Few events make the media purr more than a memoir written by a defector from a Republican administration. John Bolton joins a long list of such bitter memoirists, who date back to the days of David Stockman. The key to these memoirs is that they buttress the prejudices of the media. Bolton has made sure to calibrate his memoir to that requirement, blasting Trump for his alleged corruption and incompetence.
But how newsworthy are these memoirs exactly? They invariably follow the same pattern: the memoirist enters the Republican administration disagreeing with its policies; he leaves the administration disagreeing with its policies. How is that news? What’s newsworthy is not that they were fired but that they were hired in the first place.
Bolton, the cold bureaucrat of the D.C. war machine, was prepared to kill innocent people. Trump wasn’t.
The chief beef of such a memoirist is always the same: the president didn’t take his advice. The title of Bolton’s book should be The Room Where It Didn’t Happen. He is clearly upset that he got cut out of Trump’s decisions.
And it is fortunate for us that he did. Trump didn’t succumb to Bolton’s neocon warmongering.
“The book is bloated with self-importance, even though what it mostly recounts is Bolton not being able to accomplish very much,” says a review in the New York Times. In other words, his advice was never taken. Hell hath no fury like an “insider” scorned.
Trump has summed up Bolton with his usual elan: “Wacko John Bolton’s ‘exceedingly tedious’ (New York Times) book is made up of lies & fake stories. Said all good about me, in print, until the day I fired him. A disgruntled boring fool who only wanted to go to war. Never had a clue, was ostracized & happily dumped. What a dope!”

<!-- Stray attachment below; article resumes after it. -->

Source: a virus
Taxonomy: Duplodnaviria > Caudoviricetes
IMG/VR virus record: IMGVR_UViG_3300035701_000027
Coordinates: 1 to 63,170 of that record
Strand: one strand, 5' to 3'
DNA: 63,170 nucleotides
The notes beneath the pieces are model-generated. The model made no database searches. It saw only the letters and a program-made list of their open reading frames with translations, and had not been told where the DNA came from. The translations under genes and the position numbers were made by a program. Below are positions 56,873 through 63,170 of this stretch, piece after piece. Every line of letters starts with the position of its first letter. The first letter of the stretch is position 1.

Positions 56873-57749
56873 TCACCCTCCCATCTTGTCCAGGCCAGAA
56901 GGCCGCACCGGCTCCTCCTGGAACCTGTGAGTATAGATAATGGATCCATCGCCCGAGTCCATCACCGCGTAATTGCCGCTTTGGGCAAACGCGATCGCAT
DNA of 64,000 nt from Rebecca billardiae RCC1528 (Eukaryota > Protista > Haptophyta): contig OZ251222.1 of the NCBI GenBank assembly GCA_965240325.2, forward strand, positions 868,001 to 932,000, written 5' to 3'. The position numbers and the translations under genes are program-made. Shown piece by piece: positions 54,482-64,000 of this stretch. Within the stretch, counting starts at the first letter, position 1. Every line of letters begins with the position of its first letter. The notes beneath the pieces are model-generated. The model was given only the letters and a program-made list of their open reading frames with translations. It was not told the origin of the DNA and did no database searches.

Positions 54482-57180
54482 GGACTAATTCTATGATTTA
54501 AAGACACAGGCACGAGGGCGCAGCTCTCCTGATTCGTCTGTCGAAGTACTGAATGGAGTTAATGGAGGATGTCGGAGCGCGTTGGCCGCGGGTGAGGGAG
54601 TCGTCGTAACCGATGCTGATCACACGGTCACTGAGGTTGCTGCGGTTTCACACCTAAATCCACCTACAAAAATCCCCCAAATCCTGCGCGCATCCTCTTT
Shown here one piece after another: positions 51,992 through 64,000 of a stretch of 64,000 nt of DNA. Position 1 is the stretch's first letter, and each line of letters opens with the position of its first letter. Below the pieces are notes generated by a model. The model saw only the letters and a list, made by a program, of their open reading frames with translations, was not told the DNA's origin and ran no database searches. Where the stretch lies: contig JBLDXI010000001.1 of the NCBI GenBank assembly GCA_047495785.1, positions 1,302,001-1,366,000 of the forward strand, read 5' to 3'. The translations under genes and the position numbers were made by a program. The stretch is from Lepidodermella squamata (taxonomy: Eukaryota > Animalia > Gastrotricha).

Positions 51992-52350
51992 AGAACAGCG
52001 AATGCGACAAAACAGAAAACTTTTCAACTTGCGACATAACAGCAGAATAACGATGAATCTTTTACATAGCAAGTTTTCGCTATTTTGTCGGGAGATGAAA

Pandering to the media’s caricature of Trump, Bolton calls him unprincipled and focused wholly on his reelection. But one of the stories from the book makes Trump appear reassuringly thoughtful, as even the review in the New York Times notes:
the moment he cites as the real “turning point” for him in the administration had to do with an attack on Iran that, to Bolton’s abject disappointment, didn’t happen.
In June 2019, Iran had shot down an unmanned American drone, and Bolton, who has always championed what he proudly calls “disproportionate response,” pushed Trump to approve a series of military strikes in retaliation. You can sense Bolton’s excitement when he describes going home “at about 5:30” for a change of clothes because he expected to be at the White House “all night.” It’s therefore an awful shock when Trump decided to call off the strikes at the very last minute, after learning they would kill as many as 150 people. “Too many body bags,” Trump told him. “Not proportionate.”
Bolton still seems incensed at this unexpected display of caution and humanity on the part of Trump, deeming it “the most irrational thing I ever witnessed any President do.”
Bolton, the cold bureaucrat of the D.C. war machine, was prepared to kill innocent people. Trump wasn’t. Yet we’re told that it is Trump who is corrupt and unpresidential? That doesn’t make any sense. Nor does Bolton’s claim that every decision Trump made “was driven” by reelection considerations make any sense. Trump, if anything, never hesitates to place unpopular truth-telling over political optics. All Bolton’s lame complaining amounts to is that if you agree with Bolton, you are “principled”; if you disagree with him, you are “political.”
But what did Bolton expect? Had he not followed the campaign? Trump repeatedly promised to keep America “out of stupid wars,” the very wars Bolton tried so hard to justify. One can fault Trump for hiring Bolton, but not for ignoring him. That deserves praise. Trump has kept his promise and pursued a sensible foreign policy.
Bolton’s criticism of Trump sounds reminiscent of the criticism of Reagan aides who thought they were so much smarter than Reagan and found Reagan’s power perplexing. But that kind of criticism is just the befuddlement and bitterness of the bureaucrat over the natural leader. Could Bolton start a movement like Trump? Could he command rallies of tens of thousands? Bolton’s sour-grapes memoir testifies not to his power and acumen but to his impotence.
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